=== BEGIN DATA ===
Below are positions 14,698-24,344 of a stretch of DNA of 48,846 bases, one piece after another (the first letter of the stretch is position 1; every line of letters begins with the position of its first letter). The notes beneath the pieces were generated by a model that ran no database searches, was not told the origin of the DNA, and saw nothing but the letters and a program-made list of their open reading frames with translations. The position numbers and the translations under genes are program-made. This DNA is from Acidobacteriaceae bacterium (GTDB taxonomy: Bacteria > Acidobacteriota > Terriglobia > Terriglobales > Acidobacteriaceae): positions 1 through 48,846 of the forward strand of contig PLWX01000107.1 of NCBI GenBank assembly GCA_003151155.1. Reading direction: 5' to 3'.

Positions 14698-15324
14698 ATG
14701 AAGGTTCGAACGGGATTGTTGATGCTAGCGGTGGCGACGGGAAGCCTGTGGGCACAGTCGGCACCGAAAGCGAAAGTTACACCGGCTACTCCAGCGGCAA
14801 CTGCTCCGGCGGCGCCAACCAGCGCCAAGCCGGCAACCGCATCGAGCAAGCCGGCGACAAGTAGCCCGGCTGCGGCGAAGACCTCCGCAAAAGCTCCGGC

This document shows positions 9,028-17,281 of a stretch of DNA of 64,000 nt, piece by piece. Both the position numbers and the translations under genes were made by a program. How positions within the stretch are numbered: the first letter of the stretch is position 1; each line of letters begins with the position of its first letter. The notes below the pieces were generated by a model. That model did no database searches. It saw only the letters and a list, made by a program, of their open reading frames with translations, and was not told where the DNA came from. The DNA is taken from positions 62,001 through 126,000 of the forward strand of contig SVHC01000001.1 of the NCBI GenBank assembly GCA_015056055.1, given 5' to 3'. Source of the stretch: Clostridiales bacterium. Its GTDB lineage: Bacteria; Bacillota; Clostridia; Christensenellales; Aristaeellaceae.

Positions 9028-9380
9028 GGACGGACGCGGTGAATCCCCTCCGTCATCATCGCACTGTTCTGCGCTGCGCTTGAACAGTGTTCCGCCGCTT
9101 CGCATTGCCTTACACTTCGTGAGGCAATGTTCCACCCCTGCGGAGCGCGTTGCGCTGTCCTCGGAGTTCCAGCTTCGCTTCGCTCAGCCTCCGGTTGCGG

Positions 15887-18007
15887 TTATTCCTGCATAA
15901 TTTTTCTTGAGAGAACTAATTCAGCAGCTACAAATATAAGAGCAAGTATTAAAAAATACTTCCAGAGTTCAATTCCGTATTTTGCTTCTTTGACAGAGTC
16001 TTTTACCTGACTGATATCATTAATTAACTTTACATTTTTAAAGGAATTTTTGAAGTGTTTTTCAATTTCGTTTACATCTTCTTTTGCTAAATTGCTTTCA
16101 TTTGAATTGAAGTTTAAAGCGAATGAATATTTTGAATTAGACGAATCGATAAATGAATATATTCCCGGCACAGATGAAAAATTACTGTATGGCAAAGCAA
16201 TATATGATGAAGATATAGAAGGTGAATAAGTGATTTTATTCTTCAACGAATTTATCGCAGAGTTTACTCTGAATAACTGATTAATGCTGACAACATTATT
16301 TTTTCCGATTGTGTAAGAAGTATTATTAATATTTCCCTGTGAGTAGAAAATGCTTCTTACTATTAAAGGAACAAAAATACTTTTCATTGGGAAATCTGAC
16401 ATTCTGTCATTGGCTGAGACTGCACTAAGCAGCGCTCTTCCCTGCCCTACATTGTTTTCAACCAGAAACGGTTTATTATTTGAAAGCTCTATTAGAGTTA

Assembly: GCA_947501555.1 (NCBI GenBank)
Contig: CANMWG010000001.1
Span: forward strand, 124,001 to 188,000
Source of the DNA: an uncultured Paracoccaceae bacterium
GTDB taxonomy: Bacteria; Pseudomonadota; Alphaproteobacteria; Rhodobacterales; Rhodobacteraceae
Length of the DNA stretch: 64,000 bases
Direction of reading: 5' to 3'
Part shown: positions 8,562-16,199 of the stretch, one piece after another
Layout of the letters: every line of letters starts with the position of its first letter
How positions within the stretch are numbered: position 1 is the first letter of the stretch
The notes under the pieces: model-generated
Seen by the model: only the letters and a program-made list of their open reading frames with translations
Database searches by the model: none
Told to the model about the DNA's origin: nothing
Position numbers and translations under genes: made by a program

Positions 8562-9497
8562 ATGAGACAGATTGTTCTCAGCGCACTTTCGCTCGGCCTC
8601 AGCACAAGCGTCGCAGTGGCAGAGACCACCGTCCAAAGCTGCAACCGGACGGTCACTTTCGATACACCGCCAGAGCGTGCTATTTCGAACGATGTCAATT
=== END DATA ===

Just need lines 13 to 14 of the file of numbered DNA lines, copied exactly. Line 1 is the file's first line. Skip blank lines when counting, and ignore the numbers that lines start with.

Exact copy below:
16001 TTTTACCTGACTGATATCATTAATTAACTTTACATTTTTAAAGGAATTTTTGAAGTGTTTTTCAATTTCGTTTACATCTTCTTTTGCTAAATTGCTTTCA
16101 TTTGAATTGAAGTTTAAAGCGAATGAATATTTTGAATTAGACGAATCGATAAATGAATATATTCCCGGCACAGATGAAAAATTACTGTATGGCAAAGCAA